Maury Sutton, the publisher of the magazine, Limousine & Chauffeur, writes that the limousine business is booming because urban traffic congestion is worsening. He says “there is a definite correlation between traffic congestion and the use of limousines by corporate and private parties.”
For any citizen who is tired of waiting in line for hours at the Motor Vehicle Administration offices in Maryland, Virginia and the District of Columbia, a private company, by the bold name of United States Vehicle Registration Service, will do it for you. Its services include “waiting in line” to register your vehicle, go through vehicle inspection, pay outstanding parking tickets and “other vehicle related headaches.”
Households worried about lead, cadmium and other chemical contamination of the drinking water from their fawcet can turn to the fast growing bottled water industry which claims purity. It will exceed a billion dollars in sales this year.
Twenty years ago these economic activities either did not exist or were at minuscule levels by today’s standards. They are prospering now for one common reason — all are feeding off failures and inefficiencies in the economy. Income, profits and jobs are created to avoid or react to these breakdowns and the gross nation! product (GNP) registers another advance.
Much of what goes for economic growth in our country represents these kinds of activities. Fear of street crime lead to elaborate surveillance equipment and guards at apartment houses and condos. The corrosion of pollution leads to property damage requiring replacement, treatment or paint. More sales, profits and jobs.
I first noticed this phenomenon in the early sixties, when one day at a parking lot I saw a row of cars all with bumper guards. The bumpers were so cosmetic and flimsy that they stimulated a market for millions of dollars of bumper guards annually. Bumpers did not have to be worthless chrome eyebrows if the cars were built right in the first place.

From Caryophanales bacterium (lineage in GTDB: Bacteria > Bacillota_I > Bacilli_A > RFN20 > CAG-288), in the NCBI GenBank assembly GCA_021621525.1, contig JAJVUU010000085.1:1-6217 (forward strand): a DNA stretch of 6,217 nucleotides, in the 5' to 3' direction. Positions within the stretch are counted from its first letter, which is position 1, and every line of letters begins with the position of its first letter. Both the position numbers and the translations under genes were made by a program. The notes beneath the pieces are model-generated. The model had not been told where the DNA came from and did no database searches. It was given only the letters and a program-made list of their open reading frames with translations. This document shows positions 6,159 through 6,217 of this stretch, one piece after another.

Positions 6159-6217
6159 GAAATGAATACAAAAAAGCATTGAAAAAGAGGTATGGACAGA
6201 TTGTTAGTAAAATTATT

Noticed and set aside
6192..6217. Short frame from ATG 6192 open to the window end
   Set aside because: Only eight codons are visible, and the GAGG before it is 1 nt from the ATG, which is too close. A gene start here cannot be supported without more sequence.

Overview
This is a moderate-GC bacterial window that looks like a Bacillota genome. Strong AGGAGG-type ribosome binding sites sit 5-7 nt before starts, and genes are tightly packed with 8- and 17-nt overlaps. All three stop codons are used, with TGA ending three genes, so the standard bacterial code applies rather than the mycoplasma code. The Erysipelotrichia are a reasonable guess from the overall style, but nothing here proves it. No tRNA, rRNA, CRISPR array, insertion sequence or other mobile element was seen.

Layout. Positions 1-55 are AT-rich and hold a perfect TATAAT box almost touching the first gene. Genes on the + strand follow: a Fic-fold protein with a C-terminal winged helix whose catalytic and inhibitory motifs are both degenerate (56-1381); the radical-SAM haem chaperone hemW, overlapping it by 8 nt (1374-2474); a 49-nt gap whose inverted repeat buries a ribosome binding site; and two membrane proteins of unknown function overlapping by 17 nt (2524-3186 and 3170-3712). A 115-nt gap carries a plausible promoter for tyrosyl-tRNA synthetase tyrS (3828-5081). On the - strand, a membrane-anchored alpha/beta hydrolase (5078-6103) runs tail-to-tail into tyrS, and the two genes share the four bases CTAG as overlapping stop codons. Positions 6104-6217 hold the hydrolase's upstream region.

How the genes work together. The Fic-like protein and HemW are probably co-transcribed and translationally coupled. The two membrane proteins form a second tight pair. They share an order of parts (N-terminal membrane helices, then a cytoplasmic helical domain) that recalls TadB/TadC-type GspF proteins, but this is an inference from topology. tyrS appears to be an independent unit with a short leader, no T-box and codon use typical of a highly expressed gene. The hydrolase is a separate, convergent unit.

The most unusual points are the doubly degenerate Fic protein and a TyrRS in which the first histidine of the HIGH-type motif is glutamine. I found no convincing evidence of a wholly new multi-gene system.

Obviously, paying for such products and services, while increasing the GNP, at best only restores the consumer or citizen to the status quo ante had the original sales or performance been worthy.
This ”makeover” subeconomy is gaining on the basic economy that meets needs and wants. A simple economy is heavily weighted toward meeting needs — food, clothing, shelter. As an economy develops, more of its activity is directed toward meeting wants — entertainment, conveniences, sports, vacations. The U.S. economy, the most complex in the world, is leading in the elaboration of the “makeover” economy which markets needs and wants arising out of former needs and wants being damaged, defrauded or contaminated.
The more we realize the proliferating nature of this “makeover” economy, the less we will be impressed by the growth of our GNP and the conventional notion that our living standard is in some way proportional to the rise of gross economic output.
The usual measurements of economic activity are quantitative. They give us percentages of growth in various product and service areas, presumably adjusted for inflation. What they do not provide is any measures, however tentative at first, of the quality of the economy and the reasons why businesses are emerging which give us the opportunity to pay twice — first for the fawcet water, then for the bottled water; first for the bumpers, then for the bumper guards.
Where are the economists, who in the thousands ply the trade of quantitive economics, to work the area of qualitative economics? They have nothing to lose but their increasingly inadequate yardsticks.